2. Bridelia retusa (Linnaeus) A. Jussieu, Euphorb. Gen. 109. 1824.
大叶土蜜树 da ye tu mi shu
Clutia retusa Linnaeus, Sp. Pl. 2: 1042. 1753; Bridelia cambodiana Gagnepain; B. fordii Hemsley; B. pierrei Gagnepain; B. spinosa (Roxburgh) Willdenow; Clutia spinosa Roxburgh.
Trees up to 15 m tall, to 35 cm d.b.h.; branches fulvous pubescent, later glabrous except for pubescent to pilose abaxial leaf surface, bracts on both surfaces, pedicels and sepals exterior, sometimes with spines. Stipules ovate-triangular, ca. 2 mm, caducous, but linear stipular traces persistent at lateral base of petiole; petiole 0.7-1.2 cm, slightly stout; leaf blade obovate, sometimes elliptic, 8-25 × 4-13 cm, papery or thinly leathery, base obtuse, rounded, or shallowly cordate, apex rounded or truncate, rarely acute, sometimes with short acumen; lateral veins (13-)16-23 pairs, subparallel, reticulate veins prominent, subparallel, anastomosing lateral veins. Inflorescences many flowered, grouped into axillary spikes or 3-9-spiked and grouped into panicles at apex of branchlets, 10-20 cm; bracts ovate-triangular, 1.5-3 mm. Male flowers small, 4-6 mm in diam., yellow-green to reddish brown; pedicels ca. 1 mm; sepals ovate-triangular, ca. 2 × 1 mm; petals obovate to spatulate, 0.8-1.6 mm, 3-5-toothed; disk cup-shaped, up to 1.5 mm in diam.; staminal column ca. 1.2 mm; free filaments ca. 1 mm; anthers broadly ovoid; rudimentary ovary terete, apex undivided. Female flowers: sepals as in male but slightly larger; petals spatulate, ca. 1 mm at apex; disk pulvinate and urceolate, enclosing and as long as ovary; ovary globose to ovoid, up to 2 mm tall; styles 2, bifid. Drupes ovoid or depressed globose, 7-8 × 5-9 mm, black, 2-celled. Seeds semiglobose with an adaxial groove, ca. 5 mm in diam., reddish brown, smooth. Fl. Apr-Sep, fr. Aug-Jan.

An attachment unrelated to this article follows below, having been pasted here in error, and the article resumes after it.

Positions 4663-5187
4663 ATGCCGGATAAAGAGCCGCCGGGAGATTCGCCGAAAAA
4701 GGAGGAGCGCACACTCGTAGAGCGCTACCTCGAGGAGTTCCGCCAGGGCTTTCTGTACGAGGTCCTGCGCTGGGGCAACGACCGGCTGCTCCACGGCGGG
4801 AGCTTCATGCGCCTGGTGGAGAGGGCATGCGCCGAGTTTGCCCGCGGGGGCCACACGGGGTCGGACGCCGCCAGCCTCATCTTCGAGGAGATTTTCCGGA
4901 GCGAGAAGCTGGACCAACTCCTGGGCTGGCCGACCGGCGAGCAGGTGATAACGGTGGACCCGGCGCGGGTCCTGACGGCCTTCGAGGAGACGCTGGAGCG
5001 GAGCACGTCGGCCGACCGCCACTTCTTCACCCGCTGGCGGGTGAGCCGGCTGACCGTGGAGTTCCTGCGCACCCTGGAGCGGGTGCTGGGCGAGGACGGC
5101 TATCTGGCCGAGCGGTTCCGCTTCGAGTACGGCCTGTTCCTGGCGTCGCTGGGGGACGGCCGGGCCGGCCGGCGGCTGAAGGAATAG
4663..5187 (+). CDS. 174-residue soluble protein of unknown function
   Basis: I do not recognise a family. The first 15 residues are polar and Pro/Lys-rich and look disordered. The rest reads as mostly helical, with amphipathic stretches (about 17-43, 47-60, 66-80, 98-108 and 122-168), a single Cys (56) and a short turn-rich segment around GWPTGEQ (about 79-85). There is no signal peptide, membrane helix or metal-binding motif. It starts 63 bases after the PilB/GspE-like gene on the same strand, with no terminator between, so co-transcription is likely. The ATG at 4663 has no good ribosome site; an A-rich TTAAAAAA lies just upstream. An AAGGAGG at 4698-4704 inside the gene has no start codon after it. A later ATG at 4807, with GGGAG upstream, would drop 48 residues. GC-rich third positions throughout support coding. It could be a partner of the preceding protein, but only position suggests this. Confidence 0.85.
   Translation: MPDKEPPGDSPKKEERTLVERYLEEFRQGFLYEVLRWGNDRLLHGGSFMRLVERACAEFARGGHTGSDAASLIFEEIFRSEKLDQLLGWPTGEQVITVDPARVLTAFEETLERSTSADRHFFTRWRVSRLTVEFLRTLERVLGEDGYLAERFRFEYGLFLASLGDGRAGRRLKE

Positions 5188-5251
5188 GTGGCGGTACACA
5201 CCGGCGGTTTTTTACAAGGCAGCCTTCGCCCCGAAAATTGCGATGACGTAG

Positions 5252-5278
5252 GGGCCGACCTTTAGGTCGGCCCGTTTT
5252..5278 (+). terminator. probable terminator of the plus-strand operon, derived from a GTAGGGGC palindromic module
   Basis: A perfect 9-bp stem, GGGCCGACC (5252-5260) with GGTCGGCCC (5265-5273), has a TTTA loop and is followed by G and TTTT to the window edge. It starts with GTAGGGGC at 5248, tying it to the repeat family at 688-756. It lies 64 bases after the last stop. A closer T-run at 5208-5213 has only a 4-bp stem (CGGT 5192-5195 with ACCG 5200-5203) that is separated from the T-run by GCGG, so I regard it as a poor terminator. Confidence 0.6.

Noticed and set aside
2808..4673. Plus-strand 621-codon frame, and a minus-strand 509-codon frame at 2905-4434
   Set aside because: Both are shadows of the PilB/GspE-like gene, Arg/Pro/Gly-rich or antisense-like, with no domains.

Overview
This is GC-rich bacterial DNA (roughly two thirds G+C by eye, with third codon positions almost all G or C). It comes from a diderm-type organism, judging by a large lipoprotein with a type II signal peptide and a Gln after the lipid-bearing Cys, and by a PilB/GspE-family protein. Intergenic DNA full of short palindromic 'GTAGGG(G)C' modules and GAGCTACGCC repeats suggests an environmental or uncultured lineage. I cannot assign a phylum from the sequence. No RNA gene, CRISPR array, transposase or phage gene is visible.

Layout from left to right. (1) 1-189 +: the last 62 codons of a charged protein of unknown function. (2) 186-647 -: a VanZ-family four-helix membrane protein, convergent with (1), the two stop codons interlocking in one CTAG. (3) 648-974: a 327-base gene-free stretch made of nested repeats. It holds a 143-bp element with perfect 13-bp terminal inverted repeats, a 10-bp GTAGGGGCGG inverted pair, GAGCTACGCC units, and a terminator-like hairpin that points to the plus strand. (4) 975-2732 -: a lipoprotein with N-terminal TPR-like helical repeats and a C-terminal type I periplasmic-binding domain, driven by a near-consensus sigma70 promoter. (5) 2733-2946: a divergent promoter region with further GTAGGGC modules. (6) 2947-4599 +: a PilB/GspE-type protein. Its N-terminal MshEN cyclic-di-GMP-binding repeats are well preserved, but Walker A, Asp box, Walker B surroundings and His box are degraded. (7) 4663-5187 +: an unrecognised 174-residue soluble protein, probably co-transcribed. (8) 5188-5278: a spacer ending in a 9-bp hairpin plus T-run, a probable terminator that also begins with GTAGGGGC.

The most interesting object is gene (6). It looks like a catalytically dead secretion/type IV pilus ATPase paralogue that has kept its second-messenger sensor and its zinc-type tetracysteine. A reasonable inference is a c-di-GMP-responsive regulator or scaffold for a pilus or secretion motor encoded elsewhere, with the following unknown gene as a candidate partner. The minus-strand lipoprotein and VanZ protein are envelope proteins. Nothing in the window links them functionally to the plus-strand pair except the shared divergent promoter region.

Deciduous to evergreen primary or secondary forests; 100-1400 m. Guangdong, Guangxi, Guizhou, Hainan, Hunan, Yunnan [Bhutan, Cambodia, India, Indonesia (Sumatra), Laos, Myanmar, Nepal, Sri Lanka, Thailand, Vietnam].
The durable wood is used in various ways; the bark contains up to 40% tannin.